I am sorry that you have so grossly misunderstood the post, so to clarify points for you.
Yes, and that was stated - “based on the formula factors” - note the “based”
That is, the formula factors are “based” upon the prescribed inputs for the jurisdiction.
Those factors are never illusory “estimates and approximations” as you mis-interrupted it.
So to re-write the statement to give you increased clarity:
Depreciation at best is an estimate based on the formula factors, prescribed by the jurisdiction.
Yes, and once again I will re-write the statement to give you increased clarity:
I always round the asset purchase and the depreciation to the nearest whole amount so that the BS > Asset and Prov for Depn accounts are always neat round amounts, with the rounding adjustment being posted to a P&L account.
For example, if a purchased asset is 2045.36, then 2045 goes to the asset and 0.36 goes to the P&L. So the primary entry always remain reconcilable with both the source transaction and the auditors.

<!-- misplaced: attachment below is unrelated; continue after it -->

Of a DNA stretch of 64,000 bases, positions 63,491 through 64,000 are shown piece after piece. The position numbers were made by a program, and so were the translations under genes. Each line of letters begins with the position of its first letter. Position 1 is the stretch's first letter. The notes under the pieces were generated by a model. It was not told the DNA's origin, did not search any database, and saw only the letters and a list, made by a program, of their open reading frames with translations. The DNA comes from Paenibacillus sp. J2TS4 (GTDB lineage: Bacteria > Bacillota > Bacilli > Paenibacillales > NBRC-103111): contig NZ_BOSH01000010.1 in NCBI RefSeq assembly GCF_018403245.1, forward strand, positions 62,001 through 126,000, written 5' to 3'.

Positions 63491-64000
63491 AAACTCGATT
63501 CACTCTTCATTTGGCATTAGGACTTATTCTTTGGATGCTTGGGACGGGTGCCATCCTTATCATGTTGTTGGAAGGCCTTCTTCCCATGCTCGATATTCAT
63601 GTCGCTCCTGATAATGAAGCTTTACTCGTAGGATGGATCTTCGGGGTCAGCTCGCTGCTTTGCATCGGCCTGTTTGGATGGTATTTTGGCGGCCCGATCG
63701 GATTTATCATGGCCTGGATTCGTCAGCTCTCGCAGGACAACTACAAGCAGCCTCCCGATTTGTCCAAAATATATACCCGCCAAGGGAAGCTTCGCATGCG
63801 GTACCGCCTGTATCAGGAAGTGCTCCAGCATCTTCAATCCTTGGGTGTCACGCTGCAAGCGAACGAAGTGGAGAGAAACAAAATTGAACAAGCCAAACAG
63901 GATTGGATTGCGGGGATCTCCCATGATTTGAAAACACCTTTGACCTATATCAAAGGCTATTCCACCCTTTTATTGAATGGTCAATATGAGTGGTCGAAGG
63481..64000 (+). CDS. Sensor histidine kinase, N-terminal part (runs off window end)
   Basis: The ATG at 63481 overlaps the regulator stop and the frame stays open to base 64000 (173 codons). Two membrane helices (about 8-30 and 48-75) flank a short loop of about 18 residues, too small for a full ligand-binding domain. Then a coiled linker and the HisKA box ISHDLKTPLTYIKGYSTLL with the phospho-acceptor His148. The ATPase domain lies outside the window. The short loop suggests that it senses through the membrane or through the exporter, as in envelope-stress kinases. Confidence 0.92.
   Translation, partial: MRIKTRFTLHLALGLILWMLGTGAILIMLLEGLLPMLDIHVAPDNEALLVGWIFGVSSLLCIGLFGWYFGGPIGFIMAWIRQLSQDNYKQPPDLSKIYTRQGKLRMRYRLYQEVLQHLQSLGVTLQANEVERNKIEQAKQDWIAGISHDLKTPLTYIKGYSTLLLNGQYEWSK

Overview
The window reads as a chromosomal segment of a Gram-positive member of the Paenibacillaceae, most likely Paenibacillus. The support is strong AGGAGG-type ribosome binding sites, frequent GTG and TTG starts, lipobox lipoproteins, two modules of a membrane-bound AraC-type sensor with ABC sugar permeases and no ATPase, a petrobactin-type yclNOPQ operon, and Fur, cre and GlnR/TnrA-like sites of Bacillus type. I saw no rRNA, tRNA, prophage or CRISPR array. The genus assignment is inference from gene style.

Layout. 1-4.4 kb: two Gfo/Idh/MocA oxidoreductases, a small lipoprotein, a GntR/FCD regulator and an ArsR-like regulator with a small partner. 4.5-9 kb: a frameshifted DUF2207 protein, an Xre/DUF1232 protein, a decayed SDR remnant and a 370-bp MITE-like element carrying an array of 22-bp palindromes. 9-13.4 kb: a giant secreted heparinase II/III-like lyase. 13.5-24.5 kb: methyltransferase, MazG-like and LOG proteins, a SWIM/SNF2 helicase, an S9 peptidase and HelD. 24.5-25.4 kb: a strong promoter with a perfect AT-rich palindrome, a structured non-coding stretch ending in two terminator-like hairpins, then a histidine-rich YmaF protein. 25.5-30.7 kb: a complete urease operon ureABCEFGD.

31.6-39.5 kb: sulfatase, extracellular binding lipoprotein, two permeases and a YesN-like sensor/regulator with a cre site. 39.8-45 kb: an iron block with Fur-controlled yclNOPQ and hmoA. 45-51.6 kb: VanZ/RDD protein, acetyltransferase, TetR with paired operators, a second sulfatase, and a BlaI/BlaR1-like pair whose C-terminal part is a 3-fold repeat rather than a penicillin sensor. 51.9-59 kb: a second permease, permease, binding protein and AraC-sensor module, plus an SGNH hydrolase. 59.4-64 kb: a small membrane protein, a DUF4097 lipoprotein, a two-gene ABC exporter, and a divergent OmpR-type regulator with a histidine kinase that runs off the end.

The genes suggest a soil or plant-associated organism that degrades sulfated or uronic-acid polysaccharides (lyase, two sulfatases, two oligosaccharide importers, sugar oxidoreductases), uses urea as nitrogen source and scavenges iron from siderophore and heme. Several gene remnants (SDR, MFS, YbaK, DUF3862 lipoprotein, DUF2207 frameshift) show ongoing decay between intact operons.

For the depreciation rounding I refer you to your own advice in post #2 - “you can edit the automatic calculations before creating the depreciation entries”.
These rounding’s and the depreciation differential between 365 v’s 366 days are not material.
Using your own examples of 2016 - 5635.48 and 2017 - 5620.08, this 15.40 variation is immaterial to both the financial year and the fixed asset values, as it balances out over time with disposal / write off etc.
Depreciation is an estimate based upon “arbitrary” formula factors as set by a jurisdiction. For example, a vehicle in Country A might have a depreciation rate of 15% yet that same vehicle in Country B may have a depreciation rate of 20%. Therefore 365 or 366 days is just a arbitrary factor.